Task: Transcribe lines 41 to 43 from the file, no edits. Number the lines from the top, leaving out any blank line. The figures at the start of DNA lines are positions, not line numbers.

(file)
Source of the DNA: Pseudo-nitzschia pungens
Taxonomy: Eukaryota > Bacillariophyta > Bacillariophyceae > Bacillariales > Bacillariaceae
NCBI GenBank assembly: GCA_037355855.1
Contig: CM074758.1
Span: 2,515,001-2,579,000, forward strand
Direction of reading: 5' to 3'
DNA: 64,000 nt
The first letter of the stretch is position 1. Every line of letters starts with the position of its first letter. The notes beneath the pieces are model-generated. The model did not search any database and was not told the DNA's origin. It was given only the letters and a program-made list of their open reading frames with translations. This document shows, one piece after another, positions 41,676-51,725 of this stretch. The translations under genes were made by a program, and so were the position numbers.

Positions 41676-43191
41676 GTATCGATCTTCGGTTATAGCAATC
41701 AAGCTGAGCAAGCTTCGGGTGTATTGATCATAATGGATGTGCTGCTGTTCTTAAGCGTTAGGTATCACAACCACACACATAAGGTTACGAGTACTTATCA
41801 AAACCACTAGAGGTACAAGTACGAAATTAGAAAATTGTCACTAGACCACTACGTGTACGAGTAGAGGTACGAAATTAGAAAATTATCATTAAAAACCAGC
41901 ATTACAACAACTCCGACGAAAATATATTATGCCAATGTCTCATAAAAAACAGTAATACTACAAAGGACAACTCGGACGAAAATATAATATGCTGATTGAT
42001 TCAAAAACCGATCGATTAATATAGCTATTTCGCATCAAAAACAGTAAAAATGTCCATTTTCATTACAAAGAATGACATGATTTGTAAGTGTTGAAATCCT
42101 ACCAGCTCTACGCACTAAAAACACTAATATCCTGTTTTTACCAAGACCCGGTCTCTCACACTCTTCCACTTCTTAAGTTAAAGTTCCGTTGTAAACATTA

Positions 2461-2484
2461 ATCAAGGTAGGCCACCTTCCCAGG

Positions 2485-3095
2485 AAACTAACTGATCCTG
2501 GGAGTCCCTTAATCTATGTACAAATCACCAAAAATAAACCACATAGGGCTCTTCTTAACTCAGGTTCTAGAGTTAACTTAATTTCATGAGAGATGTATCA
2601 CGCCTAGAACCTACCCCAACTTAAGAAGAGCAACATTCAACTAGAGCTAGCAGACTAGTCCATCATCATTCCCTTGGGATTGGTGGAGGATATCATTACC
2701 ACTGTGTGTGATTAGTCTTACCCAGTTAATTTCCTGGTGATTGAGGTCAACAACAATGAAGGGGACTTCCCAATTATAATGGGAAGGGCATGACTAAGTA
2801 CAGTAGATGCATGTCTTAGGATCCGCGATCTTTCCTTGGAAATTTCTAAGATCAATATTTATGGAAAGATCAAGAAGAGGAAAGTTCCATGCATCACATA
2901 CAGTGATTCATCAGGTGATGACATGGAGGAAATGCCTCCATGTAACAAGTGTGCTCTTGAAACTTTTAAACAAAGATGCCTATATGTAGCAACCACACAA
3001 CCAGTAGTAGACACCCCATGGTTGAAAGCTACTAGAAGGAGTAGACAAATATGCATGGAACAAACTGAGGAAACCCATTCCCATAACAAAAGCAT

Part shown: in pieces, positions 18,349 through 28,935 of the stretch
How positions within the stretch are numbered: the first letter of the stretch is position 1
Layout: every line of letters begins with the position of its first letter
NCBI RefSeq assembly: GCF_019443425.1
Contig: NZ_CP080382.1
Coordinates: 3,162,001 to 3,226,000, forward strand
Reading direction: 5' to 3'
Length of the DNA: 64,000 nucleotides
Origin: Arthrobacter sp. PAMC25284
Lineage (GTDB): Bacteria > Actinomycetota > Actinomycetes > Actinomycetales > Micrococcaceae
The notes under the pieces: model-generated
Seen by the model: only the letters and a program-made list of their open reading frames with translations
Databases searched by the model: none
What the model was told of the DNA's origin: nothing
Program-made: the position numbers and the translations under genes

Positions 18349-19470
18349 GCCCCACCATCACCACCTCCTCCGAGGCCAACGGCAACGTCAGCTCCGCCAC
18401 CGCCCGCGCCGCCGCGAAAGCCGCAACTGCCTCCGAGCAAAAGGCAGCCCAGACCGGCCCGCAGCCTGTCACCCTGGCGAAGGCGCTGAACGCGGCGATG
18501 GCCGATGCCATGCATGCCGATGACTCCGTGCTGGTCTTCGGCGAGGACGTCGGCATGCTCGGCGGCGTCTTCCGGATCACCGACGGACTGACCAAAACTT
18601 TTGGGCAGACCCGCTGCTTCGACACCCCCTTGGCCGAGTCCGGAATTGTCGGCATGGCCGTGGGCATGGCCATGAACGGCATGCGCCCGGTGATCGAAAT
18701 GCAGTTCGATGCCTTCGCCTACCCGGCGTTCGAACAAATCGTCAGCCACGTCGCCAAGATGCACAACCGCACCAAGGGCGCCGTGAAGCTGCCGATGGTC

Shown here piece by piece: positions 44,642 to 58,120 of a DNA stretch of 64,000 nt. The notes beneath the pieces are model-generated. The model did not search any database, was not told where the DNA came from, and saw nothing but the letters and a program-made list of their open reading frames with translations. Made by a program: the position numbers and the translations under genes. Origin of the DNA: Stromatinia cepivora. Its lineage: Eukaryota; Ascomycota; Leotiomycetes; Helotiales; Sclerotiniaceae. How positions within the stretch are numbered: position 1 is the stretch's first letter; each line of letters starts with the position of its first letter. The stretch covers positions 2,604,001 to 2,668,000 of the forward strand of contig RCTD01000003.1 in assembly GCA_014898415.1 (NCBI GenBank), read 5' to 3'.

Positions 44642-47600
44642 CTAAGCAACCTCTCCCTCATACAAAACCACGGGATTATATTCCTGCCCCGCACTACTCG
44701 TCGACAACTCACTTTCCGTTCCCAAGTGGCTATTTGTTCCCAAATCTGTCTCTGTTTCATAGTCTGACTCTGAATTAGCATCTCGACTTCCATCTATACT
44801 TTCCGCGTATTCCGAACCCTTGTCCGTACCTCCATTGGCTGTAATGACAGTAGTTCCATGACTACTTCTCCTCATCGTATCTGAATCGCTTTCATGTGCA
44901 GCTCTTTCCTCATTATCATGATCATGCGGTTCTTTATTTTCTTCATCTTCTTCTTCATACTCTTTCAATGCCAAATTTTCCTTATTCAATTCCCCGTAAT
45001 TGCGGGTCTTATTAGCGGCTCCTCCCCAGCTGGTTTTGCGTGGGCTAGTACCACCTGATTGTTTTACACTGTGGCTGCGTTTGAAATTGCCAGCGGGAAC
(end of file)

Positions 18349-19470
18349 GCCCCACCATCACCACCTCCTCCGAGGCCAACGGCAACGTCAGCTCCGCCAC
18401 CGCCCGCGCCGCCGCGAAAGCCGCAACTGCCTCCGAGCAAAAGGCAGCCCAGACCGGCCCGCAGCCTGTCACCCTGGCGAAGGCGCTGAACGCGGCGATG